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How police, prosecutors and social workers failed sexually-abused children in Rochdale

2012 September 27
by Paul Vallely

If there is one thing more shocking than the conviction of a gang of men for sexually abusing under-age teenage girls it is the revelation of how negligent our public authorities have been in their failure to prevent the crimes. An inquiry into the conspiracy to groom young teenagers for sex in Rochdale has revealed systemic malfunctions in the institutions of the state. Social workers, police and officers of the Crown Prosecution Service all failed repeatedly for more than a decade. And there must be fears that authorities have demonstrated similar failings in scores of other cases all across the country.

The report by Rochdale Borough Safeguarding Children Board has highlight deficiencies in training front-line staff, alarming snobberies among police and prosecutors and a missed opportunity to end the abuse four years ago.

Lurking behind all that is the claim that the abuse has a racial component, since most of the abusers are of Pakistani heritage and most of the victims are white. The judge in the Rochdale case said that a factor in the men’s treatment of their victims as “worthless and beyond any respect” was that the girls were “not part of your community or religion”. Local MPs in Rochdale and Rotherham have called for an inquiry into the cultural roots of the problem.

The most authoritative figures suggest caution is required here. The Child Exploitation and Online Protection Centre looked at 1,217 offenders and found just 28 per cent were Asians. Most abusers in the North and Midlands have been Asians but in Devon they have been white, in Bristol Afro-Caribbean and in London of many ethnicities. Sensationalist reporting, which confuses the vulnerable with the victims, risks damaging police attempts to build the confidence and trust needed to combat the problem among ethnic minorities.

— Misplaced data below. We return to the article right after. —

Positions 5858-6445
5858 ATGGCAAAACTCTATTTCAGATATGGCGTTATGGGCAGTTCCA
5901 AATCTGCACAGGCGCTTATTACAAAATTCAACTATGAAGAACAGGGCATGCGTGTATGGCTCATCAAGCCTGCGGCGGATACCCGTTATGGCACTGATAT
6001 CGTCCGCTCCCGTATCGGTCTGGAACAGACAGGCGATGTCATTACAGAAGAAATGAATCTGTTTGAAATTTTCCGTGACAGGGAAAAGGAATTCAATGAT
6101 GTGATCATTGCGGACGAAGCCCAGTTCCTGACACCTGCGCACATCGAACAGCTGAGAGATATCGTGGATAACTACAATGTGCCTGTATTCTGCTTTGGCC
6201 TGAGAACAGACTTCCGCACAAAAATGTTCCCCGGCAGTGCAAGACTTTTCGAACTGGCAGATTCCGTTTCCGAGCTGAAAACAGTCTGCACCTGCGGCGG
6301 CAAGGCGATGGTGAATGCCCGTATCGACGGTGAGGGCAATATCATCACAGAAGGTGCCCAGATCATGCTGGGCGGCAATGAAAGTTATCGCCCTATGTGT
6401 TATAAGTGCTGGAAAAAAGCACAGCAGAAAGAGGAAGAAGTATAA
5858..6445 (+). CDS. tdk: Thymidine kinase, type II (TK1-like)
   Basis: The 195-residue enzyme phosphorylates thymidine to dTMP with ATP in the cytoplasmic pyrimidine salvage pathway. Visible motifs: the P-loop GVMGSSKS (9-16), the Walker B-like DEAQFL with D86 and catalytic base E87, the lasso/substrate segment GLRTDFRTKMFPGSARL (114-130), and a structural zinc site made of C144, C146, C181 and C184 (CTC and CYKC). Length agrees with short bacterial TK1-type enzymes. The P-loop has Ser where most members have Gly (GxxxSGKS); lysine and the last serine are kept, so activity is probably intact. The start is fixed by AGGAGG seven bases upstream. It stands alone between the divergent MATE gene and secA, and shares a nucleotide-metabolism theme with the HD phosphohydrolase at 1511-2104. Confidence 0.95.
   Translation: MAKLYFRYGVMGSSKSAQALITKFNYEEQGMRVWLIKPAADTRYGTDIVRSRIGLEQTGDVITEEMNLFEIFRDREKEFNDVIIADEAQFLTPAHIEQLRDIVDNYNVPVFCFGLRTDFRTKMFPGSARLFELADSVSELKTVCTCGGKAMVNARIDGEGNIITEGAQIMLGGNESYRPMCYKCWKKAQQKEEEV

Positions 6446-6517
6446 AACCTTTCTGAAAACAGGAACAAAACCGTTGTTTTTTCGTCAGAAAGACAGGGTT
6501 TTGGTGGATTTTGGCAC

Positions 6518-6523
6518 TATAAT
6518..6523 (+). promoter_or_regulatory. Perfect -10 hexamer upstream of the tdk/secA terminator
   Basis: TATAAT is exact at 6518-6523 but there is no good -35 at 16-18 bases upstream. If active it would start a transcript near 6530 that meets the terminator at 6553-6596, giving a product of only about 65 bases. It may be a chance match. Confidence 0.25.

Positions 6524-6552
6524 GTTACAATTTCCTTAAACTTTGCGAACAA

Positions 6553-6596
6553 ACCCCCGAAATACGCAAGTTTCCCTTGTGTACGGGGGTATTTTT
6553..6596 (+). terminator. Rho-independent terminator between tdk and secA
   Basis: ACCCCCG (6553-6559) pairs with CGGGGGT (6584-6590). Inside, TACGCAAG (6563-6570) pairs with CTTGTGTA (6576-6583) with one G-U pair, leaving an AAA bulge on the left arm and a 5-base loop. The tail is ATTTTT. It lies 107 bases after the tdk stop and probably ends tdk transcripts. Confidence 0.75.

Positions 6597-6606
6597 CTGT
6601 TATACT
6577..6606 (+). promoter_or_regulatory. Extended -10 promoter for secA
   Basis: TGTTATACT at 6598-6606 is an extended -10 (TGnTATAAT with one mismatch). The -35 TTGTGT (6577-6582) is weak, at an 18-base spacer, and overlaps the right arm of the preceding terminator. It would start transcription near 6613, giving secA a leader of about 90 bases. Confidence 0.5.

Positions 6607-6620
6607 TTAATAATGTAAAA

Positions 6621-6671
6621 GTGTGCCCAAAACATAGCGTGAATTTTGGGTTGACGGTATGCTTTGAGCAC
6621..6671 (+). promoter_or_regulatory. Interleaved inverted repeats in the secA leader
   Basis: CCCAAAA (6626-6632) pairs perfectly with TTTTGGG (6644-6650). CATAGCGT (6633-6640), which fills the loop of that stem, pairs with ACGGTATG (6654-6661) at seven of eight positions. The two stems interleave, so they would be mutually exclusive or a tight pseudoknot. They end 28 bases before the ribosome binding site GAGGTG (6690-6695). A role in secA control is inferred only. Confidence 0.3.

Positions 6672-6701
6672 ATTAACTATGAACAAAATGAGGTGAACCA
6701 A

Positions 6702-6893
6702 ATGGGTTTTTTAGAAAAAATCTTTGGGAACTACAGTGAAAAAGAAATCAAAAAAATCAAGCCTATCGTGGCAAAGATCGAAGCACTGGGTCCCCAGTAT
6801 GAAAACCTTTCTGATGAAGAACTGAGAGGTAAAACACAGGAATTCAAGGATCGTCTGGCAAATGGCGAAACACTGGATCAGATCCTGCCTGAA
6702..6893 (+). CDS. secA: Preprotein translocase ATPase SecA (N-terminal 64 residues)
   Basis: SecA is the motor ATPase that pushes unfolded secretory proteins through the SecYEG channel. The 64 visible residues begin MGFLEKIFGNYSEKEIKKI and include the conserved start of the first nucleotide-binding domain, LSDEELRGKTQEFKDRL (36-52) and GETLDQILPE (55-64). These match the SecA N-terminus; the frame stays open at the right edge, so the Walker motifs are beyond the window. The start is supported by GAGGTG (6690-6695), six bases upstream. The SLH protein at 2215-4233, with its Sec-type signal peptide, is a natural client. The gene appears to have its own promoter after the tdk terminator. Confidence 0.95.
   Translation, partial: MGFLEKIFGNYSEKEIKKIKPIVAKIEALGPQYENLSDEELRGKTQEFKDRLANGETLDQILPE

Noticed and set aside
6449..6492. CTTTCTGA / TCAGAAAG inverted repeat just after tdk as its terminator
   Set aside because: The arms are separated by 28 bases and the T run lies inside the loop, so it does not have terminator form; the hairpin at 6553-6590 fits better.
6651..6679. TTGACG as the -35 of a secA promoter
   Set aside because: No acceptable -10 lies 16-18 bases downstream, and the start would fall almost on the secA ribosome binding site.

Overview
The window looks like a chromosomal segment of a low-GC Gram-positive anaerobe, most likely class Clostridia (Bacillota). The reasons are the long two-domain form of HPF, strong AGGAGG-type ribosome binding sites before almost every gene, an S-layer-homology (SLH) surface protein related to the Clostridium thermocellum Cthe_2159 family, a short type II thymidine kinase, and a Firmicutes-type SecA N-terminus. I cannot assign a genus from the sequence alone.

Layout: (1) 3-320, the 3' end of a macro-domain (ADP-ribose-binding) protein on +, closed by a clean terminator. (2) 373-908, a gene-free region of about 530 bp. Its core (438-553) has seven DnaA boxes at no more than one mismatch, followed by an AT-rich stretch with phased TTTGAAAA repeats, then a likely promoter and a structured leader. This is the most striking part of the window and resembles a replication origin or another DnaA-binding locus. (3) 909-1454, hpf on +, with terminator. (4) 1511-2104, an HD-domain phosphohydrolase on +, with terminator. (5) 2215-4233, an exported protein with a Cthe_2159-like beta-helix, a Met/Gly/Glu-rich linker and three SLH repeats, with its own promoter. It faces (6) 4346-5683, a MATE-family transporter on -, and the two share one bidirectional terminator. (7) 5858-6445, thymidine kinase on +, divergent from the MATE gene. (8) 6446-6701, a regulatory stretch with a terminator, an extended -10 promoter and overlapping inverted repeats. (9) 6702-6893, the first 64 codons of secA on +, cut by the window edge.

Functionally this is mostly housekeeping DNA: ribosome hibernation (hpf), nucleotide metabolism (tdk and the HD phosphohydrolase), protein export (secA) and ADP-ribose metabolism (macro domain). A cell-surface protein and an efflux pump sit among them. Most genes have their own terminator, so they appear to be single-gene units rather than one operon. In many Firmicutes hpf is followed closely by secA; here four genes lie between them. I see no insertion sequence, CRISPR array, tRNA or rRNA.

A minefield of racial, religious and political sensitivities surround the issue, which was lamentably omitted from the Rochdale report. Cultural factors in these crimes must be confronted not buried. Thankfully a number of Muslim religious and community leaders have begun that task.

But there is no ambiguity in the clear evidence that the social services failed to intervene when they had information about exploitation. The law is clear: sex with a girl under 16 is rape. Yet some social workers claimed that 13-to-15-year-olds were “making their own choices”. Police and prosecutors decided that theses young victims would not be found “credible” by a jury because of their “chaotic”, “council estate” backgrounds. A culture developed which blamed the victims for the abuse.

Significant change is now needed.  Social workers must accept that that children under 16, whatever they say, cannot in law give proper “consent” to their own rape. False consciousness is part of what grooming induces. But local authorities and police forces also need to adopt the systems practiced in another northern town, Blackburn, which brings together a range of services – police, social workers, nurses, sexual health and drugs workers, as well parents – to prevent, protect and prosecute.

Blackburn’s Engage project carries out surveillance operations against adults suspects. It issues legal warning notices to them. It tours secondary schools with warning films. In four years it has rescued 80 children and has a 90 per cent conviction rate on child abduction, rape and sexual activity with minors.

Above all the authorities need to listen more to the victims and their parents.  It is through doing this that British society has taken important steps, along with child protection schemes and criminal records checks, to combat paedophilia in recent years. Now we need to do the same to halt the sexual grooming of young teenagers.

Grooming children for underage sex: Part One – the Asian question

Grooming children for underage sex: Part Two – Muslims and sexuality

A problem not only for Rochdale

Rochdale street grooming; a minefield of racial, religious and political sensitivities

The real truth about child sex grooming

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